Black Tiger's sixth generation (VI), Tomohiro Ishii, had the shortest run under the mask. In early 2011, Ishii began feuding with Tiger Mask IV and, after losing his hair on January 23,[6] began wearing a Black Tiger mask, despite still going by his real name, which he then lost to Tiger Mask IV on February 20 at The New Beginning.[7]

Black Tiger VII[edit]

Black Tiger's seventh Generation (VII),[8] referred to simply as "Black Tiger", debuted during New Japan's Road to the Super Jr. 2Days Tournament, which took place on April 14 and 15, 2012, and which he went on to win.[9][10] Following Kazushige Nosawa's May 23 arrest for smuggling cannabis, it was confirmed that he had been portraying Black Tiger.[11] Two days later, New Japan officially pulled Tiger from the Best of the Super Juniors tournament.[12]

Signature moves associated with the character[edit]

Notes[edit]

  1. ^ Pope, Kristian (2005). Tuff Stuff Professional Wrestling Field Guide: Legend and Lore. Iola, WI: KP Books. p. 373. ISBN 0-89689-267-0. 
  2. ^ a b Guerrero, Eddie. Cheating Death, Stealing Life: The Eddie Guerrero Story, p. 92.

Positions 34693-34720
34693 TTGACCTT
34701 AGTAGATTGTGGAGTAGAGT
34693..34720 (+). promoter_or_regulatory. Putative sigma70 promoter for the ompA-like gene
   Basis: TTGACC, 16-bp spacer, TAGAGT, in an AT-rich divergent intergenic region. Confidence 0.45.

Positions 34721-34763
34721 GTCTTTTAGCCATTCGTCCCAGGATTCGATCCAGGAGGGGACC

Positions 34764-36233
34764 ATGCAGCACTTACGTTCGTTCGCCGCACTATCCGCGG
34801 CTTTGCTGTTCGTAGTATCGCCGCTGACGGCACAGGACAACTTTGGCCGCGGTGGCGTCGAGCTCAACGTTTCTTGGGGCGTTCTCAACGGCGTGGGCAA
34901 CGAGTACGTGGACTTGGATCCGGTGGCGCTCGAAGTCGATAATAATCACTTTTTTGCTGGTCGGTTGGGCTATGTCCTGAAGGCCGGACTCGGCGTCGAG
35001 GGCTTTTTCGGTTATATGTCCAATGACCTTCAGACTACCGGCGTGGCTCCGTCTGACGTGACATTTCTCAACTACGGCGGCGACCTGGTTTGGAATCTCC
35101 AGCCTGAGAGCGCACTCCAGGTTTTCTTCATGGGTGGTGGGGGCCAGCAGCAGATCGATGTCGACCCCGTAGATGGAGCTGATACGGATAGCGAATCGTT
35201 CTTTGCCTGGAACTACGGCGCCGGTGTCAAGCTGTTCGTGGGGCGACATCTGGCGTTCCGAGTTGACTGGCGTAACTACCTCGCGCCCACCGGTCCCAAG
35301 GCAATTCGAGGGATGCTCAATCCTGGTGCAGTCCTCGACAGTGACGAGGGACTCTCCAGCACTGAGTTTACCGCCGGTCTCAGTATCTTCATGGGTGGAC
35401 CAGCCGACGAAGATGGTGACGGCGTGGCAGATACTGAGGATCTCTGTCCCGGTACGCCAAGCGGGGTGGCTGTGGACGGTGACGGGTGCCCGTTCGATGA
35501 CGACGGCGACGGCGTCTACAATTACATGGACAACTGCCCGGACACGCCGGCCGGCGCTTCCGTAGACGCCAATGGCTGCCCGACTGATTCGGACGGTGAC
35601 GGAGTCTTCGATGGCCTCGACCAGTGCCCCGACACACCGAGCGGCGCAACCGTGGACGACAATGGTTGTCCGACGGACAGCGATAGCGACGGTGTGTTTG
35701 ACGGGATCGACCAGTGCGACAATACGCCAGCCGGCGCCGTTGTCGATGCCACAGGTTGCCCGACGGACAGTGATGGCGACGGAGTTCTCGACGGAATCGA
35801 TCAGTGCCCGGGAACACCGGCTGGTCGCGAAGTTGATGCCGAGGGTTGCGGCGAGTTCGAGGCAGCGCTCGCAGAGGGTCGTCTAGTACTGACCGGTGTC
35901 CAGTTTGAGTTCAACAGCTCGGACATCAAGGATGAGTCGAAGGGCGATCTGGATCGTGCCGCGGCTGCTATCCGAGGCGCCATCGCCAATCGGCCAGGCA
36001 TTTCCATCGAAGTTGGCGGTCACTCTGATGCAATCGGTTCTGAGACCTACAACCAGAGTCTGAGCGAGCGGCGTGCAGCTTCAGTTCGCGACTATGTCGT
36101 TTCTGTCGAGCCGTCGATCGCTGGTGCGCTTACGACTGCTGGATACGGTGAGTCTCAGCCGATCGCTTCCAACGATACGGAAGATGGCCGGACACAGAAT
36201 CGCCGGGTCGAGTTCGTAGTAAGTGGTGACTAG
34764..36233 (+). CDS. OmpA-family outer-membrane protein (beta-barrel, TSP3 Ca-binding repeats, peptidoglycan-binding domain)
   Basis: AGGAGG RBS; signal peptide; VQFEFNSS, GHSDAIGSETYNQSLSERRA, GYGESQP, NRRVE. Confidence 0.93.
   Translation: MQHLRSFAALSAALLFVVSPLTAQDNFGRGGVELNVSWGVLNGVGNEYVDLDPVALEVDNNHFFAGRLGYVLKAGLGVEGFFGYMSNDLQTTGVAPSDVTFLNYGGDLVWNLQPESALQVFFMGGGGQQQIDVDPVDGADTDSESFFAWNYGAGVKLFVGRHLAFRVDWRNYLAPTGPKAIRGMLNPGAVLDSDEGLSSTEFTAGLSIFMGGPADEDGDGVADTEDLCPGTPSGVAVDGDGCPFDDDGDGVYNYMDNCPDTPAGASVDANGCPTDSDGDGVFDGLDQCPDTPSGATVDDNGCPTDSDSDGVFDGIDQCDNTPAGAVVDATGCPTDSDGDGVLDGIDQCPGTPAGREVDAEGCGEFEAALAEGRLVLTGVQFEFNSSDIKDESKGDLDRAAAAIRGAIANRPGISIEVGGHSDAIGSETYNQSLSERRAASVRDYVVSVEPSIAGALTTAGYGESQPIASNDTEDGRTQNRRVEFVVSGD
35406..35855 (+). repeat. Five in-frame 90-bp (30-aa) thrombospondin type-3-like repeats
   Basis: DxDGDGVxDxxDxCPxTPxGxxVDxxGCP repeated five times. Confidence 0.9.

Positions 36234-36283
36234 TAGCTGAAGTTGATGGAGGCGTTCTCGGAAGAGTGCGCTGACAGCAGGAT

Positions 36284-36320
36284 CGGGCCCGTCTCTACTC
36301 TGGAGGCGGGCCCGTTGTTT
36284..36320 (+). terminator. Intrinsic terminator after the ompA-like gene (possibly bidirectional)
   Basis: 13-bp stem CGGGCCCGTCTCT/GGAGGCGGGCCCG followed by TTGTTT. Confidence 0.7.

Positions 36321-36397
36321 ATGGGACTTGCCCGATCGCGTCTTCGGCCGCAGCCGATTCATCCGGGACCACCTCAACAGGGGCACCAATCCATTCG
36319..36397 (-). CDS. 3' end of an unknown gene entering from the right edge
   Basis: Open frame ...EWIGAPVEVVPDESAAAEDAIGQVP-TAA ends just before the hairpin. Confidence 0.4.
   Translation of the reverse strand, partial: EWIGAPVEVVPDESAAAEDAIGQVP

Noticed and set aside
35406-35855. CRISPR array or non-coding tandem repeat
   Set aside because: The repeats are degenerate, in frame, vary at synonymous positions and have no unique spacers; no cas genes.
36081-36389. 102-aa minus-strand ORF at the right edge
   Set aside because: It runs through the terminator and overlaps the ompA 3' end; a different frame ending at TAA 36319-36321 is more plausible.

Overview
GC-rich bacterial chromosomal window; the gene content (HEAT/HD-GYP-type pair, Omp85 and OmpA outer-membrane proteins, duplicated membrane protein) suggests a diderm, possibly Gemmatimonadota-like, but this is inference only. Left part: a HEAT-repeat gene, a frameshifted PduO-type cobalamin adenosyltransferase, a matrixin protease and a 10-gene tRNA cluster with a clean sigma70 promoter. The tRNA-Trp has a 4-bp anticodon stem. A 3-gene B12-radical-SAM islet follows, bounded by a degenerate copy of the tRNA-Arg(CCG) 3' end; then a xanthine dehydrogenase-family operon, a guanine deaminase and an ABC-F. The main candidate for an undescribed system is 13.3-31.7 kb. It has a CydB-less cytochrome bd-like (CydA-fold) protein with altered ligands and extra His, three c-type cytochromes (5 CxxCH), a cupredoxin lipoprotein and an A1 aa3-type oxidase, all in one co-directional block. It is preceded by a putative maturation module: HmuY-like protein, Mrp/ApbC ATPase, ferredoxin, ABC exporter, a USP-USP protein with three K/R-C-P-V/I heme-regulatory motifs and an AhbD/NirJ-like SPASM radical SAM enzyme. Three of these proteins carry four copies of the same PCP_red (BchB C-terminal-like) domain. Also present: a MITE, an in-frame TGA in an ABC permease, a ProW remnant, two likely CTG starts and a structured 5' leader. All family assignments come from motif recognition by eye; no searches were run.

3. ^ "Enciclopedia de las Mascaras". BLack Tiger III (in Spanish). Mexico. July 2007. p. 34. Tomo I. 
  4. ^ Lizárraga, Alfonso (2011-05-15). "Ultimo Dragon gana la mascara Black Tiger V". The Gladiatores (in Spanish). Retrieved 2011-05-16. 
  5. ^ 吉江と黒虎が「ももクロ軍」結成. Tokyo Sports (in Japanese). 2013-02-13. Retrieved 2013-02-13. 
  6. ^ "NJPW Presents CMLL Fantastica Mania 2011". New Japan Pro Wrestling (in Japanese). 2011-01-23. Retrieved 2011-01-23. 
  7. ^ "The New Beginning". New Japan Pro Wrestling (in Japanese). 2012-07-18. Retrieved 2012-07-18. 
  8. ^ "『Super Jr.』参戦選手決定! 全日本から "レンタル移籍"のBushi、ロウ・キー、そしてドラゲーの"超・鳥人"Pacが初参戦!!". New Japan Pro Wrestling (in Japanese). 2012-05-04. Retrieved 2012-07-18. 
  9. ^ "NEVER.9 ~Road to the Super Jr.2Days Tournament 1st.~". New Japan Pro Wrestling (in Japanese). Retrieved 2012-04-15. 
  10. ^ "NEVER.9 ~Road to the Super Jr.2Days Tournament Final~". New Japan Pro Wrestling (in Japanese). Retrieved 2012-04-15. 
  11. ^ "Nosawa論外と紫雷イオ、大麻取締法違反で逮捕". Sports Navi (in Japanese). Yahoo!. 2012-05-25. Retrieved 2012-05-25. 
  12. ^ "Nosawa論外と紫雷イオ、大麻取締法違反で逮捕". Sports Navi (in Japanese). Yahoo!. May 25, 2012. Archived from the original on May 28, 2012. Retrieved May 25, 2012. 

References[edit]

  • Guerrero, Eddie (2005). Cheating Death, Stealing Life: The Eddie Guerrero Story. Simon and Schuster. ISBN 0-7434-9353-2. 

External links[edit]